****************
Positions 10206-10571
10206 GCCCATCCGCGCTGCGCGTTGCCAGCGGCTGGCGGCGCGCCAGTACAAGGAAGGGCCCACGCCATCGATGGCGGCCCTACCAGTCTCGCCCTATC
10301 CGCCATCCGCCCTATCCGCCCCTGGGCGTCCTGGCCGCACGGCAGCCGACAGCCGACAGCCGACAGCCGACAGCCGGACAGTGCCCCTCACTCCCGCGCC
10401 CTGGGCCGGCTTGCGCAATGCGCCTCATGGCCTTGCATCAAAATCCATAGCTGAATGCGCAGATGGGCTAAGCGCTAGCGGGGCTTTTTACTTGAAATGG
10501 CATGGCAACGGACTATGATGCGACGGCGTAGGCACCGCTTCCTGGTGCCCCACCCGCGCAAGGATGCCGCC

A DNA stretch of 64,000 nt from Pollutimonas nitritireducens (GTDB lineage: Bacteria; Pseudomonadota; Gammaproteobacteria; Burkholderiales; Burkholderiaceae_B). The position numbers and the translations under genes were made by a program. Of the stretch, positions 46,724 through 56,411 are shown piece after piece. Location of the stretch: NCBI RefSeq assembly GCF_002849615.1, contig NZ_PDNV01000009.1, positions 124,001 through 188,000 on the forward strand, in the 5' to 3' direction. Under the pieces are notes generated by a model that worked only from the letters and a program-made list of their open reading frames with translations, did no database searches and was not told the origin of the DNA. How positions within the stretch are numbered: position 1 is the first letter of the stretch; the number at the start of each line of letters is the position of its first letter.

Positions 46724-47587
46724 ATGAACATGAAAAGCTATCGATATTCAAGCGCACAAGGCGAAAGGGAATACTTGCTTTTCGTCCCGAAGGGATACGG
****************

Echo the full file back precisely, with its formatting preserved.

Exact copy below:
Positions 10206-10571
10206 GCCCATCCGCGCTGCGCGTTGCCAGCGGCTGGCGGCGCGCCAGTACAAGGAAGGGCCCACGCCATCGATGGCGGCCCTACCAGTCTCGCCCTATC
10301 CGCCATCCGCCCTATCCGCCCCTGGGCGTCCTGGCCGCACGGCAGCCGACAGCCGACAGCCGACAGCCGACAGCCGGACAGTGCCCCTCACTCCCGCGCC
10401 CTGGGCCGGCTTGCGCAATGCGCCTCATGGCCTTGCATCAAAATCCATAGCTGAATGCGCAGATGGGCTAAGCGCTAGCGGGGCTTTTTACTTGAAATGG
10501 CATGGCAACGGACTATGATGCGACGGCGTAGGCACCGCTTCCTGGTGCCCCACCCGCGCAAGGATGCCGCC

A DNA stretch of 64,000 nt from Pollutimonas nitritireducens (GTDB lineage: Bacteria; Pseudomonadota; Gammaproteobacteria; Burkholderiales; Burkholderiaceae_B). The position numbers and the translations under genes were made by a program. Of the stretch, positions 46,724 through 56,411 are shown piece after piece. Location of the stretch: NCBI RefSeq assembly GCF_002849615.1, contig NZ_PDNV01000009.1, positions 124,001 through 188,000 on the forward strand, in the 5' to 3' direction. Under the pieces are notes generated by a model that worked only from the letters and a program-made list of their open reading frames with translations, did no database searches and was not told the origin of the DNA. How positions within the stretch are numbered: position 1 is the first letter of the stretch; the number at the start of each line of letters is the position of its first letter.

Positions 46724-47587
46724 ATGAACATGAAAAGCTATCGATATTCAAGCGCACAAGGCGAAAGGGAATACTTGCTTTTCGTCCCGAAGGGATACGG